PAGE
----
Oklahoma State Bound
At Oklahoma State, Manley would have the good fortune of playing under head coach Jimmy Johnson, who years later would go on to guide the Dallas Cowboys to back-to-back Super Bowl championships. But in college, Johnson didn’t play Manley much, and supposedly, the coaching staff didn’t think too much of him. According to Manley, one day the coaching staff was watching a game film of him, and they asked him to come into the room, when, according to him, they scorched him to a crisp. “They said, ‘Dex, you’re never going to be——,’” said Manley. “‘You’re never going to be nothing but a factory worker, digging ditches all your life.’”
Neither Johnson nor defensive coordinator Pat Jones recalled the incident. As a freshman, Manley felt lonely on campus. He was becoming a contradiction of a man, someone who could be outwardly lovable and sensitive, but was also known to talk a big game. He also dressed lavishly, and he drove a new Mercury Cougar, two qualities that may have made him a target one night. When Manley attempted to back out of a parking space, two men wouldn’t let him do so. He apparently challenged them to a fight, and they told him to come to their fraternity house and back up his words. Manley did, and he won the fight. However, one of the men had a razor blade hidden in his hand, and it created a huge wound in Manley’s head, which required 18 stitches to close. The resulting scar is still visible to this day.
He also had to deal with more adversity in his family. His father Carl died from a bout with colon cancer early in his college career, then mere months later, his brother Reggie died after being shot twice during a robbery. Reggie had gone into a downward spiral following the death of the Manley family patriarch. Luckily, Dexter had football as his north star. He continued to struggle academically, but through hard work and the help of a special companion, he got by. Manley divorced Baker during his junior year, and although it wouldn’t be a smooth separation (she would later file suit against him to claim back child support payments), he found a new flame in Tammy Wilmore.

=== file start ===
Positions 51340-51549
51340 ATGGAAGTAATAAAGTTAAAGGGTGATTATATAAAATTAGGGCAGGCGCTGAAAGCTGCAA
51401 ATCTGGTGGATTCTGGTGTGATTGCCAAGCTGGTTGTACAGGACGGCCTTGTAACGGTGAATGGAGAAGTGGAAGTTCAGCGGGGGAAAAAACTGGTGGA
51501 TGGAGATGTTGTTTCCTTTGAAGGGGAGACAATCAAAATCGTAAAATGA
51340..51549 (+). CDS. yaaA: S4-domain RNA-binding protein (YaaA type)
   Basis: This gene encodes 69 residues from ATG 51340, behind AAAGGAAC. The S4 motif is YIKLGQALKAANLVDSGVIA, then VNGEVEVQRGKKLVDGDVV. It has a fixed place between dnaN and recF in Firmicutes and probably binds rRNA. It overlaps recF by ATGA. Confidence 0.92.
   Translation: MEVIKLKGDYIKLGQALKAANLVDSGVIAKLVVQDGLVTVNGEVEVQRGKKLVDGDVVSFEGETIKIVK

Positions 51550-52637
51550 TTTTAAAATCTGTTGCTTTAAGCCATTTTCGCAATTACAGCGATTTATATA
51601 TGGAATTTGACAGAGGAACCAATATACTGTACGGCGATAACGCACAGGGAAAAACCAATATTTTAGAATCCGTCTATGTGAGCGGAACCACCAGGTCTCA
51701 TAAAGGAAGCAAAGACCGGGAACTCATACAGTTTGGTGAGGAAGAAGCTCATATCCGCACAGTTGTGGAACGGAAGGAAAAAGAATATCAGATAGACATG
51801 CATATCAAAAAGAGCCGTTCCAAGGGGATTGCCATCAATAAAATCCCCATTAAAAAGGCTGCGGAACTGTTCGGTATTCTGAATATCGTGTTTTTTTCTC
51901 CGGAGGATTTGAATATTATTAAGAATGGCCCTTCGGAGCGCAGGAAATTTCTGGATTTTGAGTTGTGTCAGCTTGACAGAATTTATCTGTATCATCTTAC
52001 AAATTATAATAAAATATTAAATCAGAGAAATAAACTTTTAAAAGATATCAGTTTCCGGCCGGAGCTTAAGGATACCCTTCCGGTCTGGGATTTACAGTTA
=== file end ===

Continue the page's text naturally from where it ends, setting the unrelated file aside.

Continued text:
They would study together, and she would even read to him and help him with his writing skills on occasion. There was more adversity for Manley to deal with, although it was of his own making. After his father passed away and before his marriage ended, he received Social Security survivor-benefit checks, but he claimed he was single. He ended up being ordered to pay a $5,000 fine and was placed on three years of probation under the Youth Corrections Act. If he wasn’t a great individual NCAA player, he was somewhere on the radar of NFL scouts heading into the 1981 NFL Draft. Coach Johnson says that he and his staff put in some good words for Manley, but he claims that his coaches did the opposite. It seemed the chip on his shoulder was only growing bigger and bigger.
Mr. Manley Goes To Washington
Manley felt that he would be a first-round draft pick, but instead, he fell to the fifth round, where the Redskins took him with the 119th overall pick. At the time, they were struggling, but the winds of change were already starting to blow. They had a solid quarterback named Joe Theismann, as well as a young wide receiver named Art Monk, who would end up in the Hall of Fame. That year, Joe Gibbs, who had previously been the offensive coordinator for the San Diego Chargers. Gibbs had been a key figure behind the Chargers’ innovative “Air Coryell” offensive scheme that would change the NFL game, but it would be on the defensive side of the ball where the Redskins would make their name, and Manley would be a huge reason why.
He had six sacks as a rookie while starting nine of the 16 games he played in, and the Redskins finished 8-8, a two-game improvement over the year before. They weren’t a good team, but they were just getting started. The 1982 season was shortened to nine games by a player’s strike, and as a result, the league expanded the playoff field to 16 teams in what became known as the “Super Bowl Tournament.” Washington finished first in points allowed with the help of Manley, who recorded 6.5 sacks, and they finished with a dominant 8-1 record, which was tops in the NFC and tied for the best record overall.
After easily getting past the Detroit Lions and Minnesota Vikings in the first two rounds of the playoffs, the Redskins matched up with their old conference rivals, the Dallas Cowboys, in the NFC Championship Game. Manley made his presence known in this contest. The Redskins went up 14-3, and with 28 seconds left in the first half, he delivered a big hit on Cowboys quarterback Danny White that caused him to sustain a concussion and miss the rest of the contest.